The classical and neoclassical schools of thought came into rise in the late seventeenth and eighteenth century following the enlightenment move that acted as a liberating force in the western world. The enlightenment thinkers came up with principles that acted as foundations for the American and French revolutions (Schmalleger, 2002).
The classical theory of criminology has its origin in the 18th century, a time in history when punishment for crime was severe and very intense. The philosophers of the classical school believed that people should be free to choose on how to act, secondly, avoidance is based upon the idea that human being is a hedonist who seeks delight and tries by all means to avoid pain and keeps weighing the consequences of his actions. The third assumption is that punishment can prevent people from committing crimes since the costs of crimes are more than its benefits. The fourth believe is that the more rapid is the punishment, the more effective it is in preventing people from committing the crimes that are associated with that particular punishment (Curran, & Renzetti, 2001).
The neo-classical view on crime was that since crime and recidivism (tendency to repeat the crime after the punishment) are thought to be a problem, the initial political reaction should be to increase policing, stiffen the penalties and increase the monitoring and supervision of those who have been from the punishment centers such as the prison. This is because the main reason was to prevent the commitment of crimes and that failed, what can be done to keep the society safe for a long time is to lock the criminals in prisons (Schmalleger, 2002).
How the concepts are applied in contemporary criminology
With their main idea being the use of punishment to deter people from committing crimes, this concept is also being applied in contemporary criminology. Different countries have adopted different methods of dealing with criminals. These methods include use of prisons and rehabilitation centers in order to help in correcting the behavior of these criminals (Berger, Free, & Searles, 2001).
For example, once one is caught committing a crime, he is charged in the courts of law and imprisoned. When one is in prison, he is denied of all the freedom that is required under normal circumstances. In some prisons, the criminals are beaten and subjected to harsh conditions as a means of punishing them for the crimes that have committed. This therefore prevents them from committing such a crime once one is set free. Another example is where punishment is given depending on the severity of the crime. Most of the justice systems have punishments ranging from small fines to death sentence depending on the severity of the crime (Reid, 1997). The contemporary justice system has adopted these theories to enable them understand human behavior and know how to deal with it.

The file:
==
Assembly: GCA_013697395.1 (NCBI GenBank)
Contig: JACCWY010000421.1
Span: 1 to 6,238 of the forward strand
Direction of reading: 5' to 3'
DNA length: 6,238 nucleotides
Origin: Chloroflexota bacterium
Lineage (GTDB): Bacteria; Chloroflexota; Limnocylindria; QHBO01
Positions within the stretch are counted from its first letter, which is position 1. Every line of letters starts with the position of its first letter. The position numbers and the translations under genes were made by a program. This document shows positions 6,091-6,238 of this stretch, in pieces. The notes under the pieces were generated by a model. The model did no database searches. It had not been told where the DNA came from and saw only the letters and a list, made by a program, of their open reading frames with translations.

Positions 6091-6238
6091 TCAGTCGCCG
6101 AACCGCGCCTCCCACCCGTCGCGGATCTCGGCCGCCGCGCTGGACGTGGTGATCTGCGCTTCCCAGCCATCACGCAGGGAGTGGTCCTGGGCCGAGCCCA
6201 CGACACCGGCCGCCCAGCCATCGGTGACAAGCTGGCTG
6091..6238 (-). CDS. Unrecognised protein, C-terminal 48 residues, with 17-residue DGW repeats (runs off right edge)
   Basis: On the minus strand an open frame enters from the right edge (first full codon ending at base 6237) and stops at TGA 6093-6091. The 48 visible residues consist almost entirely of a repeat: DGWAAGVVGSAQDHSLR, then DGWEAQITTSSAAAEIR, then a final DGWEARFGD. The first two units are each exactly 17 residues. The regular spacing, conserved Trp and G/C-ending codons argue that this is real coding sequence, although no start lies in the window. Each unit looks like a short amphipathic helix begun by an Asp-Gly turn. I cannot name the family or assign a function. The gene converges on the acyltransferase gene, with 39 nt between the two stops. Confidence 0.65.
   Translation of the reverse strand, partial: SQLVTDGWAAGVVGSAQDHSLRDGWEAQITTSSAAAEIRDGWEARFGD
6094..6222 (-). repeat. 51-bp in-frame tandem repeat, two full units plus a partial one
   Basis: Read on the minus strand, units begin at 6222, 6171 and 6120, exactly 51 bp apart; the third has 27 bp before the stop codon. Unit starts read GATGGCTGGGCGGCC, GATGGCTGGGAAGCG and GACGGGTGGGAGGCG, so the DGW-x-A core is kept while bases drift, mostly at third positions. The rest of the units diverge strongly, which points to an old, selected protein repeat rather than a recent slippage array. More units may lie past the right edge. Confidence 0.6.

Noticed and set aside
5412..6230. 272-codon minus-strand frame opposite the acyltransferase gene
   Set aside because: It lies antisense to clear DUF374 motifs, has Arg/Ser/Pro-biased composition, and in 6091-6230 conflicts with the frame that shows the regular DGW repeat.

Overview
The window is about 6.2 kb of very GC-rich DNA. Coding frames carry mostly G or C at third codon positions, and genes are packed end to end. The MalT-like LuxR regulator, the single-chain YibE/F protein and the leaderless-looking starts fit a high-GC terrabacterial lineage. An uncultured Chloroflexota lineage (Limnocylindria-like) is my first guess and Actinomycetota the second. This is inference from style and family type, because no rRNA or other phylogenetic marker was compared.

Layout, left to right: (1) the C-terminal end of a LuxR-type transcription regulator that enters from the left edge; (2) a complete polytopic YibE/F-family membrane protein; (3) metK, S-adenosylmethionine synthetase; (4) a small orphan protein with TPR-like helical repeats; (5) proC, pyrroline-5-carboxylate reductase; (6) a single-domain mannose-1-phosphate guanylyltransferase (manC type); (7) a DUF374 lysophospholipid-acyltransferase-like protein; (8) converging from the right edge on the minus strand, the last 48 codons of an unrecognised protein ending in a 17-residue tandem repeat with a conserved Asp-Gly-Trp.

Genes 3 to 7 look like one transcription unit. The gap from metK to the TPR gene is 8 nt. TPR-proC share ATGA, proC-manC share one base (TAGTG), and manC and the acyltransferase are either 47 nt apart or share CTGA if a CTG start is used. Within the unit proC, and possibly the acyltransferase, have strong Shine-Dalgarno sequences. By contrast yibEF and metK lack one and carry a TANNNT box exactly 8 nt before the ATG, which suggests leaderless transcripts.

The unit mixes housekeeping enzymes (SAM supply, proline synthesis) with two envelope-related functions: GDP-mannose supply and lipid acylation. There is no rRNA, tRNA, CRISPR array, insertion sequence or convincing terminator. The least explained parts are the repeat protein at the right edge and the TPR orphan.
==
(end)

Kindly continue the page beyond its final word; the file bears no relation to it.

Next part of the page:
The central point of view of classical criminology
The main point of view in the classical criminology was that since human beings are rational, they commit crimes knowing sin their efforts to search for pleasure or to avoid pain. Therefore the most effective method of preventing human beings from committing crimes is by punishing them.
This theory supports a social responsibility where the neoclassical say that to keep the society safe, the criminals must be locked in the prisons. It is therefore the social responsibility of the justice system to act on behalf of those who have been wronged and to protect the society by locking up the criminals in the prisons. However the main limitation of the classical thought of criminology is that it assumes that all criminals are rational. It dies not put into consideration the insane people who commit crimes and that may also not be aware when being subjected to punishment. Such people may repeat the crimes even after undergoing the punishment (Vito, Maahs, & Holmes, 2006).
Another limitation is on the idea of giving a punishment depending on the severity of the crimes committed. This may not help in ending the behavior completely since human beings, considering the fact that they area rational and seeking pleasure, will make choice between acts with heavy punishment and those with the light ones.